She was also completely unflappable. If something went wrong during a cooking demonstration or other project she just figured out a solution and went on. When Julia and Simca (one of the cookbook co-authors) were to host a luncheon that would be covered in McCall's, Simca decided at the last minute to go out of town for the day. Julia just reworked the menu to make it more manageable alone and went on as planned. In life, as in cooking, she didn't expect everything to go perfectly and was always a good sport about it. Her healthy sense of humor didn't hurt either.

The bulk of the story was set in an interesting period. Though far away in Europe, Julia and Paul weren't completely insulated from the American political climate. Julia's father was a staunch conservative, making their relationship quite strained. But more worrying was Senator McCarthy, who at one point targeted Paul Child for investigation. It came to nothing, but made them both nervous and was a great inconvenience.

Her descriptions of France made me want to visit so badly and eat everything she described, although much of it I really wouldn't actually want to eat (there was a lot of foie gras in this book.) But I enjoyed experiencing it all vicariously through her descriptions and the many black-and-white photos throughout the book. I've never been terribly interested in Julia Child, but in this memoir I found her inspiring, not just her cooking but her entire attitude and approach towards life.

Tuesday, December 11, 2012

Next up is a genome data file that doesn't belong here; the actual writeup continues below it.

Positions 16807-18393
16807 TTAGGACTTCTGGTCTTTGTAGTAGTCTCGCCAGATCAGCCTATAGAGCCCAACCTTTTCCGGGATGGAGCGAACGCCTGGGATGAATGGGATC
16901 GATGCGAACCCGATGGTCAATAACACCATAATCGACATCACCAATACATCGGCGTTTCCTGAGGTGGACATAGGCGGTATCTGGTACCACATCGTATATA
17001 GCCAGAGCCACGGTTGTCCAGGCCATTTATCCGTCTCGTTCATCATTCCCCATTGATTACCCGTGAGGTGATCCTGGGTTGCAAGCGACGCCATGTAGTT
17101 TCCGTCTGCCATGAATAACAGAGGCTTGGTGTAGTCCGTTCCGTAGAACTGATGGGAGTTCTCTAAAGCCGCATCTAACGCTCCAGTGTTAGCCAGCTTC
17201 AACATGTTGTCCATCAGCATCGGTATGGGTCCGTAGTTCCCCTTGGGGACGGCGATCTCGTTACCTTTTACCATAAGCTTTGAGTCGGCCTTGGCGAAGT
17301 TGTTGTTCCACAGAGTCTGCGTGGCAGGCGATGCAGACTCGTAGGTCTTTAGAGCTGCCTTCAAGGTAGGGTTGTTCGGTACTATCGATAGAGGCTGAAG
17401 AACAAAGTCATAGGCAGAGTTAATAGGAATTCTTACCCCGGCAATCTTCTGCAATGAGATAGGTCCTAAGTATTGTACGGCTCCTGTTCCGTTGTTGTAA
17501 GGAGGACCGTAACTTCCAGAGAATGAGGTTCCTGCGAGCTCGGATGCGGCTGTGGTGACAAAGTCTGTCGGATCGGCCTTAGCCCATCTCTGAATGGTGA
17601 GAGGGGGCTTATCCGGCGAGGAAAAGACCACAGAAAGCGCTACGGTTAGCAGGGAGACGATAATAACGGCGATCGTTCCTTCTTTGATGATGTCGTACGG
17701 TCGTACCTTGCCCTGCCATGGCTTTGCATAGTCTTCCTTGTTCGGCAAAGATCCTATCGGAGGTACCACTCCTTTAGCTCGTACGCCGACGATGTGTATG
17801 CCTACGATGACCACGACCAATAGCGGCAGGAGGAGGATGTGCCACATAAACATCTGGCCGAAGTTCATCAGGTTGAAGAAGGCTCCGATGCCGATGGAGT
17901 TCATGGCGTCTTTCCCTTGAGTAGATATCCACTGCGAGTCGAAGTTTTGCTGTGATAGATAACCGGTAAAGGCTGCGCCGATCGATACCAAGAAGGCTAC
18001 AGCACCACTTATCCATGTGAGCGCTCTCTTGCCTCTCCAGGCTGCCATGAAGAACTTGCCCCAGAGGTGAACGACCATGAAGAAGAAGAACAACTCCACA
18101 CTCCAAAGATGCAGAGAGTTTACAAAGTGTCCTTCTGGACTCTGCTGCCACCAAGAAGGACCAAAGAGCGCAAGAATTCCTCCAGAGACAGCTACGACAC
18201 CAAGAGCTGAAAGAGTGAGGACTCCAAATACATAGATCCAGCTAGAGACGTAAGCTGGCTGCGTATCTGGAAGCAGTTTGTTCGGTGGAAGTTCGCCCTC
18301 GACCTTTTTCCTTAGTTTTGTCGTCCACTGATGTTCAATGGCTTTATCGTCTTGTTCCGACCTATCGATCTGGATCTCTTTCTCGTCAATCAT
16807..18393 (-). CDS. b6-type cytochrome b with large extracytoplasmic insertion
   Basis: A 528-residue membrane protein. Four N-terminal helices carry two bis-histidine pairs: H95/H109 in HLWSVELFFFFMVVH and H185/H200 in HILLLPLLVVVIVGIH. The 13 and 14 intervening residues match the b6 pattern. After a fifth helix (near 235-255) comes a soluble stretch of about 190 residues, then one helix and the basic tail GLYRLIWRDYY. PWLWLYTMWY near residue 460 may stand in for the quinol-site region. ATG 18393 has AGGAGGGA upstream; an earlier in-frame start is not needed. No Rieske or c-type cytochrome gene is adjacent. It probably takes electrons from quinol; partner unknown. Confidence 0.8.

Almost Perfect

Almost Perfect by Brian Katcher (2009)

I've just read this novel for the second time, for my Not-So-Young Adult book group at work. Since I've already reviewed it I won't repeat myself, but will just add some thoughts.

One of my favorite aspects of this book has always been how the main character, Logan, dealt with Sage's secret. When he first learned the truth he completely freaked out, said terrible things, and high-tailed away from her as fast as possible. Eventually the better aspects of his nature came though, but he continued to struggle. Logan is a product of the small mid-western town where he grew up, and of our society as a whole, in which transgendered people are still pretty far outside of what most people consider the norm. Katcher is just brilliant at capturing the struggles of teens dealing with their conflicting feelings about other people (see also: Playing With Matches). His characters are incredibly genuine, and easy to sympathise with in all their imperfections and angst.

A couple book group attendees were skeptical that such a story would take place, because surely EVERY town has a PFLAG group these days, right? When one grows up in arguably the most liberal part of the nation, I suppose stories like these can be hard to believe, but I grew up in a very small rural town much like the Boyer, Missouri of the novel and I found it all completely believable. And every day I feel grateful that I live in the veritable utopia of eastern Massachusetts now.

It may seem like a strange choice for Sage's family to move to such a place when an urban setting would have provided the anonymity they wanted, as well as the resources to help the whole family deal better with Sage's transition. But growing up where I did, I remembered being surprised when gay people moved to my town only to be whispered about behind their backs and sometimes shunned. Why ever would you do that to yourself? Well, you would do it if you are a small town person who doesn't like cities much, and I think that's the case with Sage's family.